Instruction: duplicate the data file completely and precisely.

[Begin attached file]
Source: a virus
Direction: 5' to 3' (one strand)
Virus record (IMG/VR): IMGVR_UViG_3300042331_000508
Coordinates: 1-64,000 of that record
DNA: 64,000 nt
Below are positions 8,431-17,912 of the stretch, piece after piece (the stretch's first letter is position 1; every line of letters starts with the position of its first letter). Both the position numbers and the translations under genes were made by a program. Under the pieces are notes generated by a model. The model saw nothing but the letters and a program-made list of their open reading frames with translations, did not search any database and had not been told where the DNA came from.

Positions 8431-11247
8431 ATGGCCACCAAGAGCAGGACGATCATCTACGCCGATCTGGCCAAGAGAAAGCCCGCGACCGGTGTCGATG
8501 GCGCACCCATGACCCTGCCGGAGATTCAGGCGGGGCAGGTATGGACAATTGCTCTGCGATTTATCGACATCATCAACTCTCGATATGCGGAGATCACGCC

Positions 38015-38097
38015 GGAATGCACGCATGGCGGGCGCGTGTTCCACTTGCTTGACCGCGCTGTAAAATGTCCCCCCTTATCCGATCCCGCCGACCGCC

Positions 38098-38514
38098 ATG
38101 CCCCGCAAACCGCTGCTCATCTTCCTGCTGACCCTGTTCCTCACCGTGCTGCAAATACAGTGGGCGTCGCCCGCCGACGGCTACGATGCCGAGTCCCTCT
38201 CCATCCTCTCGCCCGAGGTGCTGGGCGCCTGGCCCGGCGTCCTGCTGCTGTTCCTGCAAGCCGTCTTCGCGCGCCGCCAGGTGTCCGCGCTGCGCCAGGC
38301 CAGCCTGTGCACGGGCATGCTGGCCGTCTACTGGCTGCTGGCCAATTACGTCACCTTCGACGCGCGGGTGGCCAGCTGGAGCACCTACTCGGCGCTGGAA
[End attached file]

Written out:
Source: a virus
Direction: 5' to 3' (one strand)
Virus record (IMG/VR): IMGVR_UViG_3300042331_000508
Coordinates: 1-64,000 of that record
DNA: 64,000 nt
Below are positions 8,431-17,912 of the stretch, piece after piece (the stretch's first letter is position 1; every line of letters starts with the position of its first letter). Both the position numbers and the translations under genes were made by a program. Under the pieces are notes generated by a model. The model saw nothing but the letters and a program-made list of their open reading frames with translations, did not search any database and had not been told where the DNA came from.

Positions 8431-11247
8431 ATGGCCACCAAGAGCAGGACGATCATCTACGCCGATCTGGCCAAGAGAAAGCCCGCGACCGGTGTCGATG
8501 GCGCACCCATGACCCTGCCGGAGATTCAGGCGGGGCAGGTATGGACAATTGCTCTGCGATTTATCGACATCATCAACTCTCGATATGCGGAGATCACGCC

Positions 38015-38097
38015 GGAATGCACGCATGGCGGGCGCGTGTTCCACTTGCTTGACCGCGCTGTAAAATGTCCCCCCTTATCCGATCCCGCCGACCGCC

Positions 38098-38514
38098 ATG
38101 CCCCGCAAACCGCTGCTCATCTTCCTGCTGACCCTGTTCCTCACCGTGCTGCAAATACAGTGGGCGTCGCCCGCCGACGGCTACGATGCCGAGTCCCTCT
38201 CCATCCTCTCGCCCGAGGTGCTGGGCGCCTGGCCCGGCGTCCTGCTGCTGTTCCTGCAAGCCGTCTTCGCGCGCCGCCAGGTGTCCGCGCTGCGCCAGGC
38301 CAGCCTGTGCACGGGCATGCTGGCCGTCTACTGGCTGCTGGCCAATTACGTCACCTTCGACGCGCGGGTGGCCAGCTGGAGCACCTACTCGGCGCTGGAA